I spent last night looking up relatives of Ream Constance Hoxsie (Hoxie). I wrote about her in The Restless Sleep and never forgot her:
The box marked “1921” has several cases from the early twenties including the following four cold cases: … 17-year-old Ream Constance Hoxsie who was hit in the head with a hammer eight times, then posed on a bed …
She was actually murdered on February 4, 1920. I went nuts trying to find her and her relatives on Ancestry.com until I finally thought to look under Hoxie and other misspellings and then I found them. Now I’m on the case. I was already hooked on telling her story but this small part in one of the Times articles really got me.
The District Attorney said the police had informed him that Ream had accompanied her step-mother, Mrs. Marie M. Montrose a professional singer, to fill a singing engagement at a cabaret. He also said that the detectives had learned that Ream was fond of displaying her skill in “make-up,” dressing herself up in various costumes and applying the cosmetics with the expertness of stagefolk. The trip to the cabaret and the play at “making-up,” were done, it seemed, as part of the girl’s training to join her step-mother on the stage.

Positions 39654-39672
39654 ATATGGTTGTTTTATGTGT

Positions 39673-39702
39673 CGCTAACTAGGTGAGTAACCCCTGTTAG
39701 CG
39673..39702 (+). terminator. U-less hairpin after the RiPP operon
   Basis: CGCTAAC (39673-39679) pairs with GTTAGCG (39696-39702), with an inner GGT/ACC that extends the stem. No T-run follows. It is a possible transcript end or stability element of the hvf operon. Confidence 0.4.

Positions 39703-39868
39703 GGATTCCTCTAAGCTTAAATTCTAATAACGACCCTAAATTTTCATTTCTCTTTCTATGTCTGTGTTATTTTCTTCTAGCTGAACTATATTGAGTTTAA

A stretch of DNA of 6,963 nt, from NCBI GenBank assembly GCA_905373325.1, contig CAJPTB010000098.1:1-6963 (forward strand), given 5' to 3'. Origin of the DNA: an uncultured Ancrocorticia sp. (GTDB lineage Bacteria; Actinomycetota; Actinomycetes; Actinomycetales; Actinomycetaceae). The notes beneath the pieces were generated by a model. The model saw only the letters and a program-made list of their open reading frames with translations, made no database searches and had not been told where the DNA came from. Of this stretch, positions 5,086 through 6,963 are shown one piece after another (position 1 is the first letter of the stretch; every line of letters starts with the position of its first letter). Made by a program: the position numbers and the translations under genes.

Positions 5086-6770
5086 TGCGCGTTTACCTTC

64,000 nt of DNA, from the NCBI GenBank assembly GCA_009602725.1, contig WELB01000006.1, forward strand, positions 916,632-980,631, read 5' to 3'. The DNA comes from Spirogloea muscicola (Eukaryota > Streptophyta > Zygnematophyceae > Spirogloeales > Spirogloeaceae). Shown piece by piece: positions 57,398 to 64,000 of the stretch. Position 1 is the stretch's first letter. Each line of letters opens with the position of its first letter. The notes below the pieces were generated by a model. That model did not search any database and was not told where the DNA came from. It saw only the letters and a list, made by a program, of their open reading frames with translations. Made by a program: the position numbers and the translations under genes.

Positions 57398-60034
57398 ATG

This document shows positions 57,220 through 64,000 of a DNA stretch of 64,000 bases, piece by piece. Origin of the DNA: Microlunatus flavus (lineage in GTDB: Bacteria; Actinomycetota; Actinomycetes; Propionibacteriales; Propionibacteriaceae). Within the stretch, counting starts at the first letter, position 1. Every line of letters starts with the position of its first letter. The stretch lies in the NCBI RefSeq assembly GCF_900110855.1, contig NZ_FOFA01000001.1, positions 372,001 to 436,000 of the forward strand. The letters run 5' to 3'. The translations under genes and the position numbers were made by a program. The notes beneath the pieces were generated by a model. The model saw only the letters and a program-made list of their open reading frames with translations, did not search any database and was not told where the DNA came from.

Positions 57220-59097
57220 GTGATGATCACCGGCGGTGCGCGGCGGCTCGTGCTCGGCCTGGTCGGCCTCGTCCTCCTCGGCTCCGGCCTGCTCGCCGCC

I just remember being 17, and that sounds so thrilling for a 17 year old. I see a young girl, backstage, all excited, imagining her future, and then hours later it’s all over. Like that.
UPDATE: Ream Constance Hoxie update here.
I wrote that this morning and I just got back from the library, where I was looking for more information about Ream Hoxsie. God, just one sad story after another. Every time a young girl or woman was murdered, Ream’s name came up, plus all these sad pathetic people who were hauled in and questioned, revealing their sad, miserable lives, so much hopelessness and so many unsolved murders of girls. What a story this is going to make.
Onto something happier for now, like practicing Beethoven. I took this yesterday, coming back from Queens. We’re heading for the bridge and the great and wonderful Oz.
I mean Manhattan.
3 thoughts on “Can’t Forget Ream Constance Hoxsie (Hoxie)”
nobody better to tell the story than you. I loved your last line of of this entry, I started to hear the music from the movie.
Ha! Thank you.
I am hoping this book will come to fruition. I can’t tell you how much it would mean to me, one of Ralph’s grandaughters, to know more about this part of our history. Thank you for not letting Ream be forgotten.